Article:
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Regulatory News | 26 September 2018 | By Michael Mezher
Editor's note: This article has been updated to clarify that Veru's FC2 Female Condom is available directly from the company without a prescription.
The US Food and Drug Administration (FDA) on Wednesday issued a final order lowering the regulatory burden for device makers looking to market single-use female condoms by reclassifying the devices from Class III to Class II.
Currently, only a single line of female condoms, Veru’s FC2 Female Condom, is sold in the US and is dispensed by prescription or can be purchased directly from the company by consumers and government and non-profit healthcare agencies.
“By reducing the regulatory burden for approval, the FDA intends to encourage more manufacturers to bring single-use internal condoms to market in the United States,” FDA writes.
The order, which was first proposed last December, will take effect on 29 October 2018 and comes after years of campaigning by women’s health advocates who viewed the more stringent classification as a barrier to access.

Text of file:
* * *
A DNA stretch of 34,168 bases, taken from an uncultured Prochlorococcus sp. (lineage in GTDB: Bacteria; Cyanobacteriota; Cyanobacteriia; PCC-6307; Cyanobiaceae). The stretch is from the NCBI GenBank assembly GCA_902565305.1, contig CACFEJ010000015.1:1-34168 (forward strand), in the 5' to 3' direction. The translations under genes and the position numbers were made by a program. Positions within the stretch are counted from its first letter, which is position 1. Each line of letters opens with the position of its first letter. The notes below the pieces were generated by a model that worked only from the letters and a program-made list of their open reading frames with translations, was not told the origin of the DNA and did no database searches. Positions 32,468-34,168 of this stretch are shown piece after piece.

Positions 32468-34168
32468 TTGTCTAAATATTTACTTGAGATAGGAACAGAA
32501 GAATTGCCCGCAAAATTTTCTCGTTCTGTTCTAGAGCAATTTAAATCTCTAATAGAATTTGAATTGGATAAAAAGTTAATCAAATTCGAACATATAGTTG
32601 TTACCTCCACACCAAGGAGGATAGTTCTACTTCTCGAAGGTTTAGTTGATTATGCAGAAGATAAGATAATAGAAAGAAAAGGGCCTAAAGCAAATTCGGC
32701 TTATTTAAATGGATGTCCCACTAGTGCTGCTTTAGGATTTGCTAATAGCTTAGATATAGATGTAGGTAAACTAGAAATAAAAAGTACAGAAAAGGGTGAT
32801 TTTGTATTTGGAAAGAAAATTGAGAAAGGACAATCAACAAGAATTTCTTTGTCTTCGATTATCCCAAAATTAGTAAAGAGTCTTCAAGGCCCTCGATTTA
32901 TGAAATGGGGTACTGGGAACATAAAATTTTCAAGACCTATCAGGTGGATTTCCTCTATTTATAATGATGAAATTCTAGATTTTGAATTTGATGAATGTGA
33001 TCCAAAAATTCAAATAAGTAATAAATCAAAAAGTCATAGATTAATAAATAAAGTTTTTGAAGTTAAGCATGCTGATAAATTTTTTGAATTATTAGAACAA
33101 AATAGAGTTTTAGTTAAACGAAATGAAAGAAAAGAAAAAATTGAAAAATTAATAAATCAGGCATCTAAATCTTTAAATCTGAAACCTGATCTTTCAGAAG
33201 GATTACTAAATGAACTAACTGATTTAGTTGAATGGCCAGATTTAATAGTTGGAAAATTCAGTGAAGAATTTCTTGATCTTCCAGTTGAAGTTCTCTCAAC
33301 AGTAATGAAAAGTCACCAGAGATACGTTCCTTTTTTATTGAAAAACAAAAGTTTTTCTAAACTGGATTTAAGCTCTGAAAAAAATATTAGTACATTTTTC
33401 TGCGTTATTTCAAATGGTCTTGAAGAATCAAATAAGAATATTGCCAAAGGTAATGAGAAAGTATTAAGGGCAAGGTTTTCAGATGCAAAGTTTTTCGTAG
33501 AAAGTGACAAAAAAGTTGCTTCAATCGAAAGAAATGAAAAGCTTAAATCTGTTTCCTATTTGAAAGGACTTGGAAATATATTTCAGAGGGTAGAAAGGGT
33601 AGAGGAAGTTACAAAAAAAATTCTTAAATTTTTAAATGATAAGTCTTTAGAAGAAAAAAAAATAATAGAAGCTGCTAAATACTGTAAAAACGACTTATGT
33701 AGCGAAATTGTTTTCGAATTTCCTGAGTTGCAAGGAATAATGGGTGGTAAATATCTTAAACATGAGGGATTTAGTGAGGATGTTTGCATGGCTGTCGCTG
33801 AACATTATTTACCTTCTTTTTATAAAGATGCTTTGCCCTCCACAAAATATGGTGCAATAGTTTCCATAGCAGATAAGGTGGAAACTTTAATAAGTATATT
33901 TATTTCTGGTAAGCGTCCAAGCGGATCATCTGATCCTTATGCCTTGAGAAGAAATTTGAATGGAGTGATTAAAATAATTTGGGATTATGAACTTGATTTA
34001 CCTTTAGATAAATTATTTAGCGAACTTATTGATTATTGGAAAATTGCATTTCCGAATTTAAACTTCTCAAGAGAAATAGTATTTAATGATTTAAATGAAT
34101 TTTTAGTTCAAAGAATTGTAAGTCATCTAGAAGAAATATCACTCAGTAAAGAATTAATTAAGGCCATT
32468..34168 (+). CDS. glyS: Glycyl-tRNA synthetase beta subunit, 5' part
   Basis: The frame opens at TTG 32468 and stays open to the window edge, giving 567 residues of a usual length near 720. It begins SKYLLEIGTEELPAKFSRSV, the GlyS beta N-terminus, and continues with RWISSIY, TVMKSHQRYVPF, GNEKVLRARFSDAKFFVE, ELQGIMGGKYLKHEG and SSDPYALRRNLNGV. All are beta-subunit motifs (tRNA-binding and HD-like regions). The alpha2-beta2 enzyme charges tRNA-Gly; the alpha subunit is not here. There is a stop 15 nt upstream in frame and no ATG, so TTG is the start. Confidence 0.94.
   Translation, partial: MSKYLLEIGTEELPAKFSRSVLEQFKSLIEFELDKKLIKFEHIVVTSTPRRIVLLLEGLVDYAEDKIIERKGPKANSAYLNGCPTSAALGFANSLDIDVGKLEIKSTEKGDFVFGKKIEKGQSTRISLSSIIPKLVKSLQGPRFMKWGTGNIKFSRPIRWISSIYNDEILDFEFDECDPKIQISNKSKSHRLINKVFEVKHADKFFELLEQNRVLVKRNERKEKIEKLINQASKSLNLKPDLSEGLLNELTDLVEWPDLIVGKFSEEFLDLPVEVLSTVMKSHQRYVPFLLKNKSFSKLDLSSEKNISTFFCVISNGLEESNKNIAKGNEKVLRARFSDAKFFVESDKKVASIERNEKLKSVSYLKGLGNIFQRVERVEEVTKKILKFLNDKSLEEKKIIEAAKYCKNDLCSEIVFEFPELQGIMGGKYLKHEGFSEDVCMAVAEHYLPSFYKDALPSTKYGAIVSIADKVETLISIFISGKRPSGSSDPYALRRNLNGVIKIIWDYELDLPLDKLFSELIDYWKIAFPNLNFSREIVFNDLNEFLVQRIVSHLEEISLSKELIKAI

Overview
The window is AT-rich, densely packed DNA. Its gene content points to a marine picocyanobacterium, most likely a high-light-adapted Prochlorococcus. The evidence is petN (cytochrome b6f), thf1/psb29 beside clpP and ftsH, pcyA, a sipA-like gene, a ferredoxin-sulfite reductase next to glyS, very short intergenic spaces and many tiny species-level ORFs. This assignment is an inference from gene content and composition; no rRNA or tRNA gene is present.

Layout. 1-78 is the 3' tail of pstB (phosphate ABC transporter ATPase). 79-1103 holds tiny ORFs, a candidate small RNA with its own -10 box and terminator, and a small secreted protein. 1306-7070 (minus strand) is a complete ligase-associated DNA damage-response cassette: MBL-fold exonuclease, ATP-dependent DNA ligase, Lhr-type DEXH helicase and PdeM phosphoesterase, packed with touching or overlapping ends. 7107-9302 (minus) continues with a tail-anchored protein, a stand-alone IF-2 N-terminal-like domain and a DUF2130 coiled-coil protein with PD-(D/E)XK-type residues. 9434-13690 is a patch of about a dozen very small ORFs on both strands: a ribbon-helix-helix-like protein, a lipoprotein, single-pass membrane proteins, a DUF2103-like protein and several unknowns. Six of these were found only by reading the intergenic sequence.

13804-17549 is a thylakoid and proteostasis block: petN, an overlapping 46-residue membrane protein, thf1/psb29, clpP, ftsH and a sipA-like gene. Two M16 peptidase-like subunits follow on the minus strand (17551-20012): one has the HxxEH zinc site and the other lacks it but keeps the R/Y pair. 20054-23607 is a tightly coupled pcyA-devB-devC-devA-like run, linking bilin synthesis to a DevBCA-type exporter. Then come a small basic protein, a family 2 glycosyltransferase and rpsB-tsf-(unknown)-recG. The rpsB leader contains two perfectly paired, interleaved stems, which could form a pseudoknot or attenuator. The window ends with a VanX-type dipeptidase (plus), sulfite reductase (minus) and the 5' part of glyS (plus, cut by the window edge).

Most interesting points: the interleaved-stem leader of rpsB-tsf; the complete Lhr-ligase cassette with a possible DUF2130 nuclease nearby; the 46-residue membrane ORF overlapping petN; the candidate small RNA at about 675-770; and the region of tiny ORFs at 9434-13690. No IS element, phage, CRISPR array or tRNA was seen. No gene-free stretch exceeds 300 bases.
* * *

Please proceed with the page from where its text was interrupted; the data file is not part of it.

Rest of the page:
The devices, regulated under product code MBU, will be subject to premarket notification and special controls including clinical performance testing, viral penetration testing and nonclinical performance testing.
Device makers must also demonstrate that the devices are biocompatible, maintain their performance characteristics throughout their shelf-life and bear adequate labeling.
In addition to reclassifying the devices, FDA is renaming the devices as “single-use internal condom” and renaming reusable female condoms regulated under product code OBY to “multiple-use female condoms” to further distinguish the two product types.
FDA says it is ordering the reclassification on its own initiative after reviewing new information that was not available when the agency granted premarket approval to the first single-use female condom.